Thursday, November 8, 2007

Junta freezes out UN envoy

Rangoon - United Nations special envoy Ibrahim Gambari was scheduled to meet yet again with opposition leader Aung San Suu Kyi of Burma on Thursday evening but has apparently been denied an audience with the junta's chief Senior General Than Shwe, diplomatic sources said.
Gambari arrived in Burma last Saturday on a mission to hasten the country's national reconciliation process in the aftermath of a brutal crackdown on monk-led protests on September 26-27 that left 10 people dead according to official figures. Others say the death-toll was closer to 200.
The special envoy was briefed Thursday morning by senior members of the National League for Democracy (NLD), the main opposition party, in Naypyidaw, 350 kilometres north of Rangoon.
Five leaders of the pro-junta National Unity Party (NUP) flew to Naypyidaw Thursday morning to also meet with Gambari who is scheduled to fly to Rangoon in the afternoon for talks with Suu Kyi before departing for Singapore, according to western diplomats and UN sources.

It will be Gambari's fifth meeting with Suu Kyi, who has been under house arrest since May 2003.
It seems unlikely that Gambari will be granted an audience with Burmese military supremo Than Shwe this trip, diplomatic sources said.
During his six-day stay in Burma, Gambari has met only two senior members of the State Peace and Development Council (SPDC), as the ruling junta styles itself.
On Tuesday he met with Prime Minister General Thein Sein and the newly appointed SPDC First-Secretary Lieutenant-General Thiha Thura Tin Aung Myint Oo.
Gambari delivered a letter from UN Secretary-General Ban Ki-moon to Thein Sein to pass on to Than Shwe.
The special envoy is scheduled to return to UN headquarters on Monday when he will need to provide a progress report on his Burma mission.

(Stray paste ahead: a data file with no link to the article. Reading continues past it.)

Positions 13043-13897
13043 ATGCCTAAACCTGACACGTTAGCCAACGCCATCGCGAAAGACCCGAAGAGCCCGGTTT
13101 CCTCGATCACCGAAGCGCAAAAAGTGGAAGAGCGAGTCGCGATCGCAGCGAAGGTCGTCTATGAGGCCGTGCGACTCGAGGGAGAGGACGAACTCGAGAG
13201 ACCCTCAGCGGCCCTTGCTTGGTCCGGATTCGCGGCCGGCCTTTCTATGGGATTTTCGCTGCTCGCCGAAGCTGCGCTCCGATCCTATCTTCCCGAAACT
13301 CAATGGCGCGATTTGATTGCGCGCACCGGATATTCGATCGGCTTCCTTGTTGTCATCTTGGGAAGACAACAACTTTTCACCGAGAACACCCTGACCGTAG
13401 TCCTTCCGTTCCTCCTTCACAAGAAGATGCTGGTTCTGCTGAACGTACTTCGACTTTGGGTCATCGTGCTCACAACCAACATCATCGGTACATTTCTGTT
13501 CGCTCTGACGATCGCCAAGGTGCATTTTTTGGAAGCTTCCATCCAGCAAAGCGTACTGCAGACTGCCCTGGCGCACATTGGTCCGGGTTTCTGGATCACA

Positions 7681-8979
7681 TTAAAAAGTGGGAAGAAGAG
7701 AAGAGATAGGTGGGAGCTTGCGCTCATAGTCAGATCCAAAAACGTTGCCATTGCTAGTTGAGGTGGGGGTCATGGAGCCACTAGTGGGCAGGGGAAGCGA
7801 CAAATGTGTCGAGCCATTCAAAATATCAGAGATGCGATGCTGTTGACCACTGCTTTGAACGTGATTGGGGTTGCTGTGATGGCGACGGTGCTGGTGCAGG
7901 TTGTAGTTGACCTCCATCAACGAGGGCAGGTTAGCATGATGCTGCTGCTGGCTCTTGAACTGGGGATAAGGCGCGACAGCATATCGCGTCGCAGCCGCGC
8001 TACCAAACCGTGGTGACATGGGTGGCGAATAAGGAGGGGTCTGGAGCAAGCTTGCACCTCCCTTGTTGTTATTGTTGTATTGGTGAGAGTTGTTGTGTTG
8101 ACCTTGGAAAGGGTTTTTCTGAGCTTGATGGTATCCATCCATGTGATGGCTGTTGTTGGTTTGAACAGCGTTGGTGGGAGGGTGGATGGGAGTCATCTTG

Gambari was sent to Burma on Ban's instructions to seek democratic reform, engage in dialogue with detained political opposition leader Suu Kyi and junta chief Than Shwe, and to seek the release of political prisoners and detained pro-democracy marchers.
At UN headquarters in New York, Ban told reporters Tuesday: "I am concerned at this time about the lack of progress. He has not been able to meet with Senior General Than Shwe."
There is great scepticism in Burma about the junta's desire to open a political dialogue with the opposition. Burma has been under military rule for the past 45 years.
Under General Ne Win, who seized power with a coup in 1962, the country was virtually closed to the outside world for two decades as it pursued its disastrous "Burmese Way to Socialism."
In 1988, after a brutal crackdown on pro-democracy demonstrations that left an estimated 3,000 dead, the army discarded its socialist ideology but has maintained its wariness about the international community, especially Western democracies.
Efforts by the UN to pressure the regime in the aftermath of yet another crackdown on its own people last September have thus far borne few results, observers said.